Vitalik Buterin posted a set of slides from a recent talk he apparently gave on “Transaction Cost Economics.” I didn’t see the talk but inferred some interesting take-a-ways from the slides that were worth noting.
When a transaction is recorded on a blockchain, someone needs to ‘process’ it. That is done in a decentralised fashion so transaction fees are paid by users to those providing the processing. This seems like a fairly straightforward thing with the processor incurring costs and the user paying for those because they benefit from having the transaction processed.
But Buterin notices an issue: each transaction imposes a social cost because each one is not something done in isolation. If you add an entry into the distributed ledger, then not only is it processed today, it is also part of the chain of blocks and so there are future costs as well. If no transactions were recorded, the blockchain itself is less costly to ‘manage.’
Buterin then asks the traditional economics question: how should these externalities be internalised? He wonders whether the price — or transaction fee — should be set to take into account those social costs or whether the quantity — number of transactions (or block size) — should be regulated to ensure that social costs are directly managed.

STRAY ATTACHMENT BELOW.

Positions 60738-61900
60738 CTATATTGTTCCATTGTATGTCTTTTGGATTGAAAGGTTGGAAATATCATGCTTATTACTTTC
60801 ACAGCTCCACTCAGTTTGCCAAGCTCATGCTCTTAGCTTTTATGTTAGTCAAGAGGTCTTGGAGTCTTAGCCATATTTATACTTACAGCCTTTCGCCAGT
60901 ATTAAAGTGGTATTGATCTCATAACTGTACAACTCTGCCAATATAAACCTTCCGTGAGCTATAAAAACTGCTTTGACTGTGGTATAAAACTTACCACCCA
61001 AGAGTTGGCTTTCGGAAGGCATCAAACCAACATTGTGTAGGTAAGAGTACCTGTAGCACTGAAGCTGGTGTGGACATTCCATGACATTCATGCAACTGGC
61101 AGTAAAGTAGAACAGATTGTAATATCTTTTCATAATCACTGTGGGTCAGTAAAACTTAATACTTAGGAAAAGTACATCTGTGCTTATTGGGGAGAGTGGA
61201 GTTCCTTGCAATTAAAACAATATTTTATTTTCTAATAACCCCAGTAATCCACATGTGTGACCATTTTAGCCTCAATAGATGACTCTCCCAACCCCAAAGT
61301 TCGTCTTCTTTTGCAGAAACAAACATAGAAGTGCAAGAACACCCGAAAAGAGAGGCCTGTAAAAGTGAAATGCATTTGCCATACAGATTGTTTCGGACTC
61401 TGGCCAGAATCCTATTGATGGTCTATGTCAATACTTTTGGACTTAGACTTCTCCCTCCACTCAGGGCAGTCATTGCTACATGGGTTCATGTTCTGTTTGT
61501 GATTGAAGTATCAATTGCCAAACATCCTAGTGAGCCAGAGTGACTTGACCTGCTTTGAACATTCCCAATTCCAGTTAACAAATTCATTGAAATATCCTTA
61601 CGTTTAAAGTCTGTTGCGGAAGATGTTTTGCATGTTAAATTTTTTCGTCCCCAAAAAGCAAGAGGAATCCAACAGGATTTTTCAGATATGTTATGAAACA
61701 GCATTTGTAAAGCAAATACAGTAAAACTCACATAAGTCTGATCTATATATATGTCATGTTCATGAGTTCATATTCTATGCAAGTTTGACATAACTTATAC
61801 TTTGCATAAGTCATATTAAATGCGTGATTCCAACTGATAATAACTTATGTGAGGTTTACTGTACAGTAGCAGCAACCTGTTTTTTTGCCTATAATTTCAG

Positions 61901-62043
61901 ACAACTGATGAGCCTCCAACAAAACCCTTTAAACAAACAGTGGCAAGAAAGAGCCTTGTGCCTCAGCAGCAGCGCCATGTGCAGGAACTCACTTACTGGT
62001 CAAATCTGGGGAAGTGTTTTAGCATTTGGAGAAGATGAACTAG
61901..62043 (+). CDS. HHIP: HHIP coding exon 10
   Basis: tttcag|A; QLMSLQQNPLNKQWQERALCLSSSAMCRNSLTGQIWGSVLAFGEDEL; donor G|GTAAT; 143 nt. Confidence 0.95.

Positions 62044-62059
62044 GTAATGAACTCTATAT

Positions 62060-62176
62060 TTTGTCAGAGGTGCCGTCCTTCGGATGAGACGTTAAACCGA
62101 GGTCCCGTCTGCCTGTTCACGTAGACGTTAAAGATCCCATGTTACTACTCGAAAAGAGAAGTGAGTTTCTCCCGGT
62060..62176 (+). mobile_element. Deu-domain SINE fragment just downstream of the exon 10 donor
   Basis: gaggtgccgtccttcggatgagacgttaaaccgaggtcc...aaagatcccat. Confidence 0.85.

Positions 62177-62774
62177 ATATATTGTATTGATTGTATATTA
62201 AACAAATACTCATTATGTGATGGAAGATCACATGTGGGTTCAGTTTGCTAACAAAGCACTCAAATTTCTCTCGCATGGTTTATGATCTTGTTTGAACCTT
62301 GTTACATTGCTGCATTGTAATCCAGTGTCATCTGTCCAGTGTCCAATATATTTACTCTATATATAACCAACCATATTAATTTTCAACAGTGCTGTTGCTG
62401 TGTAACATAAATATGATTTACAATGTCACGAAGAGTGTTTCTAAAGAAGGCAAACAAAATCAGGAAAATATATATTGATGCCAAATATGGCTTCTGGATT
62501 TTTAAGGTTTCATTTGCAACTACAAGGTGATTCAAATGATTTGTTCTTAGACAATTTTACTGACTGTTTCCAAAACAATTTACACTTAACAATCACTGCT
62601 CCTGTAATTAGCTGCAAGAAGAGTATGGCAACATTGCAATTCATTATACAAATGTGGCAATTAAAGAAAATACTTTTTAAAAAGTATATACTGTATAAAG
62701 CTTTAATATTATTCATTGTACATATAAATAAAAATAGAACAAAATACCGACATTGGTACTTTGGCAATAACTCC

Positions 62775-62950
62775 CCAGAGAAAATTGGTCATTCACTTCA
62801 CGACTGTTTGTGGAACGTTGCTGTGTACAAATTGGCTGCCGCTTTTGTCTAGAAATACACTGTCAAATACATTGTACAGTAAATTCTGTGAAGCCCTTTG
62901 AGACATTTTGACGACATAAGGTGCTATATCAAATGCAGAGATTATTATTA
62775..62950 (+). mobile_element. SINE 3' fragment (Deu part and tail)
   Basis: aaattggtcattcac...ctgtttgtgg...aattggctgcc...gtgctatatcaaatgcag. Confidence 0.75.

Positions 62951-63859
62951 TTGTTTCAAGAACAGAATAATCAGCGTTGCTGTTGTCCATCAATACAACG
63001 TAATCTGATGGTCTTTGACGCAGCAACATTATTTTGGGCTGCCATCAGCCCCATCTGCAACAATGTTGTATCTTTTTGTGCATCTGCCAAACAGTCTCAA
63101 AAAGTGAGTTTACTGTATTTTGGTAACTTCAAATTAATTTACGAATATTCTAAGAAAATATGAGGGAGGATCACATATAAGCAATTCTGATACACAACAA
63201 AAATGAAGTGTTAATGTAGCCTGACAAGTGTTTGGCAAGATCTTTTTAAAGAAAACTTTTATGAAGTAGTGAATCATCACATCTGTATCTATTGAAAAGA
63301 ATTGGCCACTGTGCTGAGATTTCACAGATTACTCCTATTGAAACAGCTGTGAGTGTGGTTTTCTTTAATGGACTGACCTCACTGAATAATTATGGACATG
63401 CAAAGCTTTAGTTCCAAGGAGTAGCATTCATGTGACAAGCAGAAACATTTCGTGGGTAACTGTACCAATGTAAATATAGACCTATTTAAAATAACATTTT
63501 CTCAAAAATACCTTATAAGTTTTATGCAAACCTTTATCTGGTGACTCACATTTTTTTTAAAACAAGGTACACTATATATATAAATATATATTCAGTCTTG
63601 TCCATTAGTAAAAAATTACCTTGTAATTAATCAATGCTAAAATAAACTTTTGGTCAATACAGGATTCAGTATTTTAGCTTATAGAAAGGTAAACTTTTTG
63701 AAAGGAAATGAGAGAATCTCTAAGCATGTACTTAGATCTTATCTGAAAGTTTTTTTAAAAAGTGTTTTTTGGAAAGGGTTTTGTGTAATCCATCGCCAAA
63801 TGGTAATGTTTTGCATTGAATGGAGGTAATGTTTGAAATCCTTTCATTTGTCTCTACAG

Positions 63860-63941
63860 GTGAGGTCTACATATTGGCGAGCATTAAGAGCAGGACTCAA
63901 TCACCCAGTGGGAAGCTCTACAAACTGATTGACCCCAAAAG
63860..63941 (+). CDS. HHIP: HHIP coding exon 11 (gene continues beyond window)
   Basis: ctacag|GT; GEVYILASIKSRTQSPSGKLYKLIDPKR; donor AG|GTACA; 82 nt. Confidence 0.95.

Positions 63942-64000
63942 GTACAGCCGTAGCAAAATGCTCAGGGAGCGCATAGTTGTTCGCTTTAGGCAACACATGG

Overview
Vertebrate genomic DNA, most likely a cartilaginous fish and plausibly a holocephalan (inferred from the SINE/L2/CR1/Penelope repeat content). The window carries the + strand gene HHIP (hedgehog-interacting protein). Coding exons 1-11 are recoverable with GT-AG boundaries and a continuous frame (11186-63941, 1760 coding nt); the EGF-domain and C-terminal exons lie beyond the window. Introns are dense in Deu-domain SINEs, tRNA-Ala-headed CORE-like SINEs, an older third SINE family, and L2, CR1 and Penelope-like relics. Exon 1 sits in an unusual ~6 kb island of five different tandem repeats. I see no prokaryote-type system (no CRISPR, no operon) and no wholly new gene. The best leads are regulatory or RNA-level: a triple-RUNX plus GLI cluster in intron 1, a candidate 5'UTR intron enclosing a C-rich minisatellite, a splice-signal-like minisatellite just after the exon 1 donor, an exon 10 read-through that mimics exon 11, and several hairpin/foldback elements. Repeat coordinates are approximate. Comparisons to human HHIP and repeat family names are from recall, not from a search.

As it turns out, an economist answered these questions four or so decades ago. Martin Weitzman wrote a very simple paper called “Prices vs Quantities.” As Buterin notes, you use price regulation when social costs do not rise rapidly with scale and quantity regulation otherwise. The following figure from Buterin illustrates the basic logic.
But Buterin doesn’t stop at theory but actually tries to estimate the private benefits and social costs of block size. He finds that the marginal social cost as a U-Shaped form.
I couldn’t tell where Buterin thought we currently were but I think it was still on the flat portion of the curve suggesting that, at the moment, price regulation would be superior to quantity regulation — except that it is the latter that most blockchains do. In other words, they set quantity and use a first-price auction to allocate transactions to blocks.
Buterin has some thoughts about moving to a more efficient auction design but notes these are vulnerable to manipulation as providers of processing can also secretly act as bidders. Such ‘shill bidding’ was an issue in Melbourne house price auctions.
Such mechanisms might work for processing but there is still an issue with storage which is underpriced in blockchains. In particular, suppose you write a smart contract on a blockchain but then the block disappears because no one wants to pay for its storage. Then there is a problem. What you need to do is think of ways to get contract parties to pay for storage at the time the contract is written. Buterin speculates that some form of ‘hibernation’ might alleviate storage costs but it isn’t obvious how to do that without making the whole point of a smart contract — its commitment — vulnerable to other issues.
These are all open issues but certainly an opportunity for an enterprising economics PhD student to make progress on.